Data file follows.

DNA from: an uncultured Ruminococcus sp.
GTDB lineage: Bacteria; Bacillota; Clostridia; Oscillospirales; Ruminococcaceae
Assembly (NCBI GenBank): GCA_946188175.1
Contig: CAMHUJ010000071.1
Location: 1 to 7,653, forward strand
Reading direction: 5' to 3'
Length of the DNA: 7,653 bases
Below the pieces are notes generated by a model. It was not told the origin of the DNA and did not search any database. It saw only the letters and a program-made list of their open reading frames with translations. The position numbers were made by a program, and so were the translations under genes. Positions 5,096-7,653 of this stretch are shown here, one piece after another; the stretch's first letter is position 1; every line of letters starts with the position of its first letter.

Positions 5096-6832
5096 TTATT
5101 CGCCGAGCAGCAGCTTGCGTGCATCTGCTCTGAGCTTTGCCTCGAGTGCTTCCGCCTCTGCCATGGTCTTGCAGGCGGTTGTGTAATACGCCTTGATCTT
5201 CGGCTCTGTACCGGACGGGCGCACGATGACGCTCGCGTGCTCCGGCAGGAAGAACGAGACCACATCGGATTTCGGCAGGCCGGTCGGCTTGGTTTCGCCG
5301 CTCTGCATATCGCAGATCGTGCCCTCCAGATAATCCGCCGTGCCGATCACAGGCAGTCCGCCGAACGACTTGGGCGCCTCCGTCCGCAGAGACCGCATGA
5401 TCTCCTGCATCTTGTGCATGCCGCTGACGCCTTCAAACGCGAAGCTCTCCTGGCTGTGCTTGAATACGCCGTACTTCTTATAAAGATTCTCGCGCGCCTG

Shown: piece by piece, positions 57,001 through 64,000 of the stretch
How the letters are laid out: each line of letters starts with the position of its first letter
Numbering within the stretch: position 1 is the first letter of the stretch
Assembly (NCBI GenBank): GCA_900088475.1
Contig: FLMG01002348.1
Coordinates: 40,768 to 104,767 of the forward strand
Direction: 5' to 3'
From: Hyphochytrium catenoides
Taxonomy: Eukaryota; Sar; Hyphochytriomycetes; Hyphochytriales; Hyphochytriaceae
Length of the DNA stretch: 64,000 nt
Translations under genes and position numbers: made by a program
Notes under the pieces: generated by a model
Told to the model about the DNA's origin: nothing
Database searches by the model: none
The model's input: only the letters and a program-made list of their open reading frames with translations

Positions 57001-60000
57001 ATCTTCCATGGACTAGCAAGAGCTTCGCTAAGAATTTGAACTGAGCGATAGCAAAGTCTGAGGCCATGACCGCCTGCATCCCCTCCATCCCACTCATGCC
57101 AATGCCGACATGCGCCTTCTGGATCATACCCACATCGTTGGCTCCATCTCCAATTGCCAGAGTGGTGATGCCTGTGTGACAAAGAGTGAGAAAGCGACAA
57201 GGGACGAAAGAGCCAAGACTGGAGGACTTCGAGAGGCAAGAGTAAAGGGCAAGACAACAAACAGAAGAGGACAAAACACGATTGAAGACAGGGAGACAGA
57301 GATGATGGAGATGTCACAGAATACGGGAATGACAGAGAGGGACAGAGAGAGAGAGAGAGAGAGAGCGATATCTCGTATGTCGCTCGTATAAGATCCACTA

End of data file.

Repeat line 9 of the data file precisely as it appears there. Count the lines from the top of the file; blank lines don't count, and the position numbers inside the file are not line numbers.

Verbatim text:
Positions 5096-6832